Mr. Brown is at the forefront of governors across the country who are grappling with ways to deal with climate change through legislation and infrastructure changes, rather than waiting for coordinated efforts from the federal government. Governors from states including Maryland, New York and Washington are pushing for ways to combat what they say are dangerous threats to their state’s economic and environmental future, citing worries of rising sea levels, drought and snowmelt. Eight states so far have passed legislation calling for the reduction of carbon emissions in the coming decades, though none with plans as ambitious as California’s. Nine Northeastern states along with California have adopted cap-and-trade policies for the largest greenhouse-gas-emitting industries.
An oft-heard comment about America’s natural gas boom is that it has led to a reduction of greenhouse gas emissions. Insofar as natural gas replaces coal in electricity generation, this claim is probably true. But step back and look globally and into the future, and widespread use of natural gas fails to significantly alter the world’s current global warming trajectory, a new study finds. “In the absence of [emissions reduction policies] there’s no guarantee that natural gas will reduce greenhouse gas emissions,” said Richard Newell, a Duke University researcher and expert in environmental economics who led the study, which was published recently in the journal Environmental Science & Technology.
Maryland Gov. Martin O’Malley (D) will buck the wishes of senior members of his state’s congressional delegation and will veto legislation designed to delay — and possibly kill — a wind energy project on Maryland’s Eastern Shore, his top energy adviser told the Associated Press today. O’Malley is expected to release a letter explaining his decision later this afternoon, Abigail Hopper, director of the Maryland Energy Administration, told the AP.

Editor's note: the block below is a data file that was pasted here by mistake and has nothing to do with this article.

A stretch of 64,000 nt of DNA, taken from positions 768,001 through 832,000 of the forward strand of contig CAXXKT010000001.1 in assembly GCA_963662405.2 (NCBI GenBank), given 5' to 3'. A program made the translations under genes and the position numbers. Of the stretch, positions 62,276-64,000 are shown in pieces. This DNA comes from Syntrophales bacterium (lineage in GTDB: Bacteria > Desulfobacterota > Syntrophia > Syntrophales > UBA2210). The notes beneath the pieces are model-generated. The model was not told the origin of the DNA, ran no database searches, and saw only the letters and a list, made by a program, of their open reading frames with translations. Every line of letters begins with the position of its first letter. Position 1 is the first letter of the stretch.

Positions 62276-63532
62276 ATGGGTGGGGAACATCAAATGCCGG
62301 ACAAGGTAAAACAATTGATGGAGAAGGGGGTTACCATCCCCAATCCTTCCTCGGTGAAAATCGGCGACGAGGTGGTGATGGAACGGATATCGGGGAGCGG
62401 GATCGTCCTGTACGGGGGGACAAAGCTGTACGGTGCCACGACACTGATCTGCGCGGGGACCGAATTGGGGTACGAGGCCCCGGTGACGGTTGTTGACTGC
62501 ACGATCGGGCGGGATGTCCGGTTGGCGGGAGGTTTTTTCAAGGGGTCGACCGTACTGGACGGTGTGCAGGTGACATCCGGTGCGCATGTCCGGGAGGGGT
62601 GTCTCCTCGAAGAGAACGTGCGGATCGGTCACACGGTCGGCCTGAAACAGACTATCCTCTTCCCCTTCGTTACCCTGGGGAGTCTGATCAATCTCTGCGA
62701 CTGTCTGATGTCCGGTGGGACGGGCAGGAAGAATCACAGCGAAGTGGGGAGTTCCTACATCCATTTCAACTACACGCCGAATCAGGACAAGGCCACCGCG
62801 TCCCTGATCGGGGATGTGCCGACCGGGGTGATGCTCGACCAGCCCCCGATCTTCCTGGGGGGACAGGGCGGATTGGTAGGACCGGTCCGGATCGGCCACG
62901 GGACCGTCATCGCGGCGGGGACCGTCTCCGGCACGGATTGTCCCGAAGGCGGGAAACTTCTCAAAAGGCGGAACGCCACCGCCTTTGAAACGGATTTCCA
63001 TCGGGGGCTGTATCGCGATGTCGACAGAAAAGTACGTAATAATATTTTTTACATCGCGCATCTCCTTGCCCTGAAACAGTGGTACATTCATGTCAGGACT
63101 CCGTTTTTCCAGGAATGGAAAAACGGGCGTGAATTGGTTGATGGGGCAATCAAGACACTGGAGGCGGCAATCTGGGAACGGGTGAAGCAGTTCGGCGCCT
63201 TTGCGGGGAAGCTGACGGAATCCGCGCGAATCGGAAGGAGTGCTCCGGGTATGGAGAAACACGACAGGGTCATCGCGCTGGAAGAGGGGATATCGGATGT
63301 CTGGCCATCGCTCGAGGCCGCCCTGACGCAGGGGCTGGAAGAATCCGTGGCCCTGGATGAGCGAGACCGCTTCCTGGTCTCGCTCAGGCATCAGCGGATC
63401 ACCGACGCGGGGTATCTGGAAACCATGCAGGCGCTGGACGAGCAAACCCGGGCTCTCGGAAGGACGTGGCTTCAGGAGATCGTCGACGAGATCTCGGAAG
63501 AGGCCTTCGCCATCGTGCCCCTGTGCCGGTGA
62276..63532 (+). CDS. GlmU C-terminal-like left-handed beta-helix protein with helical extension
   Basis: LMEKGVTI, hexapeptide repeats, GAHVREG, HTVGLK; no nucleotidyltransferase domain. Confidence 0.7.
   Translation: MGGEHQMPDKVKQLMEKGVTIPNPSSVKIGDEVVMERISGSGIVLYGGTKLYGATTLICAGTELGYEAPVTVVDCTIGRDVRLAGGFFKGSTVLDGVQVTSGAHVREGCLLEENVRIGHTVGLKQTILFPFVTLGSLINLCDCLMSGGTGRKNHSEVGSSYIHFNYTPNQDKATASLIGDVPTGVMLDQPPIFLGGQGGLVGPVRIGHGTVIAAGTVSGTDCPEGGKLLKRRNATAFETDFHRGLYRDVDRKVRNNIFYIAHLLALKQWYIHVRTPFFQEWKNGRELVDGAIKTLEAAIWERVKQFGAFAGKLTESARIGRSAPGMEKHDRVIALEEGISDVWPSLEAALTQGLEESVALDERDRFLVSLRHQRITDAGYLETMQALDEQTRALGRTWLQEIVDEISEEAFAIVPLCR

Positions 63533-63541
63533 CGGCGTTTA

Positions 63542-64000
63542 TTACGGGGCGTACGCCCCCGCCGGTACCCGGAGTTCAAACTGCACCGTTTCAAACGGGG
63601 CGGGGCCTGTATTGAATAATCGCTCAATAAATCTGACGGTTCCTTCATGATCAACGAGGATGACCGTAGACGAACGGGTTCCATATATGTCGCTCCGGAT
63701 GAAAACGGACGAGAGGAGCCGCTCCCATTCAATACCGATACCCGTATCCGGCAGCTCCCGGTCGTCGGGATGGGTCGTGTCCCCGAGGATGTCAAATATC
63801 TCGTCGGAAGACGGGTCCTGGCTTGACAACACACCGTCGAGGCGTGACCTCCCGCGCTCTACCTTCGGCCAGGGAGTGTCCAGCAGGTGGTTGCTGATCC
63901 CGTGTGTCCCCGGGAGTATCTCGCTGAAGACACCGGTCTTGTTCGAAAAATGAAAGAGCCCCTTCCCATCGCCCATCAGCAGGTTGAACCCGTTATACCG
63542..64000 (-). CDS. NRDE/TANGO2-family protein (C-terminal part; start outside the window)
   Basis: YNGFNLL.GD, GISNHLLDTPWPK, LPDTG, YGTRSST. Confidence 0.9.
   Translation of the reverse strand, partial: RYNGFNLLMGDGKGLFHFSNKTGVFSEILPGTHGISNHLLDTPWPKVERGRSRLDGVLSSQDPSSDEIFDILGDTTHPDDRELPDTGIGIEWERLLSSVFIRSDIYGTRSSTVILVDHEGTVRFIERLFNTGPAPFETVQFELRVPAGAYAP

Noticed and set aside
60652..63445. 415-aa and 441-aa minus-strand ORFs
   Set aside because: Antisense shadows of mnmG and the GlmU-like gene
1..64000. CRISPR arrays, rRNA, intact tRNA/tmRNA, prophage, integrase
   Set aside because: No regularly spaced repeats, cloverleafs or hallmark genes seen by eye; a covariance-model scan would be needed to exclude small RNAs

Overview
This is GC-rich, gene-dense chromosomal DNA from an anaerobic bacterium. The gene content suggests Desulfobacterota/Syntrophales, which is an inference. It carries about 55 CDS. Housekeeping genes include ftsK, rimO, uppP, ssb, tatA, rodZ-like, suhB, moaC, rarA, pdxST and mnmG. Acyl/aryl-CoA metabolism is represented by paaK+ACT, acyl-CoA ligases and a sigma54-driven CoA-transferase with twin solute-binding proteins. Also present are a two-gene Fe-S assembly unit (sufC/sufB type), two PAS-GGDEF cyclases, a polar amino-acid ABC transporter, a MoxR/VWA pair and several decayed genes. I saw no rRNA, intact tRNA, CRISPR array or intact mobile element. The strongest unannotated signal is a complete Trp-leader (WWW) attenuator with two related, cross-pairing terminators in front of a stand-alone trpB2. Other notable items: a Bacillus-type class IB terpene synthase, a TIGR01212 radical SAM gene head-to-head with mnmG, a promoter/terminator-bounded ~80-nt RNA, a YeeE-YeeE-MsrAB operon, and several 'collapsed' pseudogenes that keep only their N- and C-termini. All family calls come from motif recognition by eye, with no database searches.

California is raising its game against climate change as the stakes get higher, girding for a long-term battle with carbon dioxide that will stretch through at least 2050.
The state is planning to bring more of its regulatory muscle to bear on greenhouse gases, working to set a “midterm” 2030 emissions target, and is preparing to broaden its focus on electric-sector emissions, transportation and short-lived climate pollutants, among other areas. The proposals are among updates to its climate change policies contained in a “scoping plan” set for approval next week. The document is the state’s official blueprint for tackling greenhouse gases, as set out in the 2006 law, A.B. 32.
The Obama administration is considering cutting greenhouse-gas emissions from power plants by reaching beyond the plants themselves — an unusual approach that could run afoul of anti-pollution laws. People familiar with the discussions say the administration is seeking steep reductions — as much as 25 percent — that could be met if power plant owners expand renewable energy, improve the efficiency of their grids or encourage customers to use less power. There’s disagreement even within the administration about what’s allowable under the Clean Air Act, the law that gives it the authority to curb emissions. Some administration attorneys are warning that the government could lose a legal challenge if it seeks to regulate beyond a plant’s smokestack, said the people, who spoke on the condition of anonymity because the rule is still being written.